Badwell Ash: Event to mark pupils’ last ever day at Badwell Ash Primary

Parents and children protesting outside Badwell Ash Primary against proposed closure. Parents and children protesting outside Badwell Ash Primary against proposed closure.

Thursday, December 19, 2013
1:16 PM

A community will get together for a special lunch tomorrow to mark what will be the last day their village school will be open to pupils.

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A statutory notice for the proposed closure of Badwell Ash CEVA Primary School - which has only 23 children on its roll - has now been put out by Suffolk County Council.

Representations can be made until January 17, but there will be no pupils at the primary when the new term starts next month as they will have been moved to other schools.

The East Anglian Daily Times reported this week on how there are about 40 schools in the county with fewer than 100 pupils, with education chiefs encouraging more schools to consider federations with others nearby to improve financial viability.

Helen Flack, 38, who attended Badwell Ash Primary and currently has one child there, said the “winter warmer” lunch at the village hall would give people the chance to raise a glass and say goodbye.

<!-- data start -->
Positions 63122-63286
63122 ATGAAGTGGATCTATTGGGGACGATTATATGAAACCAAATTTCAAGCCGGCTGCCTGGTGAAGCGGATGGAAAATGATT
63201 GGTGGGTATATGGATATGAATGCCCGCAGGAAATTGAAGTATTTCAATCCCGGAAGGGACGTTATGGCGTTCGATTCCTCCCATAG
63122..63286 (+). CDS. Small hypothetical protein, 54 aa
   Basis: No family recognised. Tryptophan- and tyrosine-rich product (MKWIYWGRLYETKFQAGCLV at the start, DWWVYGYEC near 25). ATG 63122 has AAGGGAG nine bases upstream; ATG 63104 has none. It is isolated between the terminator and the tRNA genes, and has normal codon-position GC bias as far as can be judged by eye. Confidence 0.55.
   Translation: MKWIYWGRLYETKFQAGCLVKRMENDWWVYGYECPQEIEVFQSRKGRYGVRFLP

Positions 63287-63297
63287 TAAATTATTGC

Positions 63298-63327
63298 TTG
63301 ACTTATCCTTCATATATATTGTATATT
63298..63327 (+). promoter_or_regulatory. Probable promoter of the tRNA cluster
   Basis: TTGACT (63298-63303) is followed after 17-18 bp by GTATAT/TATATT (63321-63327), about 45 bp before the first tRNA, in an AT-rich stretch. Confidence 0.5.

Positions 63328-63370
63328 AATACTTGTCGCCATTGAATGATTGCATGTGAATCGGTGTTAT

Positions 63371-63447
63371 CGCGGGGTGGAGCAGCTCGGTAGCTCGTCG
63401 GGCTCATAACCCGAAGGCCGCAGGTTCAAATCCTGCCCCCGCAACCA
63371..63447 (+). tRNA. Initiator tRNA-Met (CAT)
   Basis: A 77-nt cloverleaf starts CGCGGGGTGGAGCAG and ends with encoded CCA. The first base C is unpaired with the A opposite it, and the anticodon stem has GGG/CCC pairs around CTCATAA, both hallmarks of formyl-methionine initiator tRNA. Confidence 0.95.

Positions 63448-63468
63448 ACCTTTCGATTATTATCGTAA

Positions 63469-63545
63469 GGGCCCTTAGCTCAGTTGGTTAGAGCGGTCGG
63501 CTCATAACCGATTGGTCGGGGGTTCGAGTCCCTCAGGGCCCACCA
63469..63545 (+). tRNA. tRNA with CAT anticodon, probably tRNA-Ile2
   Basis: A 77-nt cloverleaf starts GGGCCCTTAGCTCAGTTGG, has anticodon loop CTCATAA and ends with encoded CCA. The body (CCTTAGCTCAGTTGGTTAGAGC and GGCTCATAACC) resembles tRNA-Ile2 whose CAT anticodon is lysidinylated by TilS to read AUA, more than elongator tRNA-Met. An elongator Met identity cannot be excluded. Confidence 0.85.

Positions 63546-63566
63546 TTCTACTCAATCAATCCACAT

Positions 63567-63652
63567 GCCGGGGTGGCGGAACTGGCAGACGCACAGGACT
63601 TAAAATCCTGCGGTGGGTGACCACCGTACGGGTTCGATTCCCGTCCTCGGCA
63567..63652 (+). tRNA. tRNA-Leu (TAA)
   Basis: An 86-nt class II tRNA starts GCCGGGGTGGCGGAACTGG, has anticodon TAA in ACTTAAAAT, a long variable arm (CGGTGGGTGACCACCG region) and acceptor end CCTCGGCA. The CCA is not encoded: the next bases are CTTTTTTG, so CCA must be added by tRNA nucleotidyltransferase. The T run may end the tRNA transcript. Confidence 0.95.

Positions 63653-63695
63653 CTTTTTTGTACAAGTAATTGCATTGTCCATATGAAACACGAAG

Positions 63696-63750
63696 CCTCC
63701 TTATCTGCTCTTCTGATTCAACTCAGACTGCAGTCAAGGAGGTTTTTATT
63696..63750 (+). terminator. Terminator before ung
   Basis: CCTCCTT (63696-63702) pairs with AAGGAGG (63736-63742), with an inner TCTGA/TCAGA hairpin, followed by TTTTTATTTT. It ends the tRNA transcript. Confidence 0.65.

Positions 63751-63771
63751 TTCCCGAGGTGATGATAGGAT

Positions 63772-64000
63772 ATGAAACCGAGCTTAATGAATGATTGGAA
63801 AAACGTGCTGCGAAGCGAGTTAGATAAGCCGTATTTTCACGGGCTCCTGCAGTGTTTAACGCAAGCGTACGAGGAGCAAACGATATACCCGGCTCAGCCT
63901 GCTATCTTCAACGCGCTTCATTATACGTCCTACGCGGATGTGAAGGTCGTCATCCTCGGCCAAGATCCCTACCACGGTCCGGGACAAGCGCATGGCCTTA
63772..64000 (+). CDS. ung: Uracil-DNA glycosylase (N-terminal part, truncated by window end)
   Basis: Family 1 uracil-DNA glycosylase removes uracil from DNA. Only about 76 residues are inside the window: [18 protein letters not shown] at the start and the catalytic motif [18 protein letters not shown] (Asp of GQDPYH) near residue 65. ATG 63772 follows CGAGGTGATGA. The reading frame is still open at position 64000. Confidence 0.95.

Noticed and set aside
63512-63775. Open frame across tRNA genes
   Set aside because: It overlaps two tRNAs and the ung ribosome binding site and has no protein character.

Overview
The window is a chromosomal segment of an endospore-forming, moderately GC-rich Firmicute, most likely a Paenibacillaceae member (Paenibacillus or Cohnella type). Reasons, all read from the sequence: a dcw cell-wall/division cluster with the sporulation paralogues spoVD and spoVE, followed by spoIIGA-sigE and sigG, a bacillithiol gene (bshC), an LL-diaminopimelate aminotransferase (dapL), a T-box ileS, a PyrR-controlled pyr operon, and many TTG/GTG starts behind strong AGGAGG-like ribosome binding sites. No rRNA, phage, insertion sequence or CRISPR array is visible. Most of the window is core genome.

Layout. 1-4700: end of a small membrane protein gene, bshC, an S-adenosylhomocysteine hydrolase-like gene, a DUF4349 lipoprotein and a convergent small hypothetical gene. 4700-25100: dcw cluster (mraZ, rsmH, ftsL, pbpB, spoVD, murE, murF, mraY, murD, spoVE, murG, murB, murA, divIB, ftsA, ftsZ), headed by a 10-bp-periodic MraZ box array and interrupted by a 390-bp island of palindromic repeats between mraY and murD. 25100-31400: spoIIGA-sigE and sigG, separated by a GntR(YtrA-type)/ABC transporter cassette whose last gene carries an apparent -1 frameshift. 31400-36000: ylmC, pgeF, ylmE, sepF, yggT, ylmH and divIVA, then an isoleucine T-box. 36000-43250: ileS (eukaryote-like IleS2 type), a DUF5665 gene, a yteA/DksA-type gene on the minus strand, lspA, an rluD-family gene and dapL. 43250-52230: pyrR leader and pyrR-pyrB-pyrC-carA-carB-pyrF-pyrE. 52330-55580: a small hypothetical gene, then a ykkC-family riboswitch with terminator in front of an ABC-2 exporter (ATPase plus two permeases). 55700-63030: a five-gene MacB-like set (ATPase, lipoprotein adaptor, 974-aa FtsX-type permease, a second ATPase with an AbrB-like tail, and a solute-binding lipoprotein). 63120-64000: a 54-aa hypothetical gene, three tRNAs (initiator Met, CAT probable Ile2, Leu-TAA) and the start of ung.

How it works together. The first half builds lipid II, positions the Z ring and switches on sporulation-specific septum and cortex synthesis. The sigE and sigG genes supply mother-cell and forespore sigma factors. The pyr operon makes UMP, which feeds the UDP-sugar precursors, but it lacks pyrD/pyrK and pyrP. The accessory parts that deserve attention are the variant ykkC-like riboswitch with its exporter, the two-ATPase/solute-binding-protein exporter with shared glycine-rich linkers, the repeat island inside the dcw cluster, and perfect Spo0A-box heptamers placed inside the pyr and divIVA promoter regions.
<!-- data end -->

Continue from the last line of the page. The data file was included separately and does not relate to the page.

The event, from 1pm to 3pm, will be attended by those including former pupils and there will also be old photographs on display.

Mrs Flack, a mother-of-three from the village, said: “It’s just so sad. Everybody is devastated. In all fairness I don’t think it’s quite sunk in yet.”

It has been an unsettling time for the school community since May; governors announced they were going to consult on shutting the school, but closure was staved off by a parent-led campaign.

“Then the governing body resigned and Suffolk County Council brought in an Interim Executive Board (IEB) to manage the school.”

Following an Ofsted inspection in September the school was judged to be “inadequate” and placed in special measures, with the inspector concluding the IEB should consult with parents on proposals to provide alternative school places at high-performing local schools.

A spokesman for the county council said places at other schools have been found for all of the children.

“These children will start the new places in January so there will be nobody at the school,” he said.

The spokesman added he understood there had been just two appeals from people who were not happy with the school places offered for their children.

The final decision on the closure of the school will be made by the county council’s cabinet.

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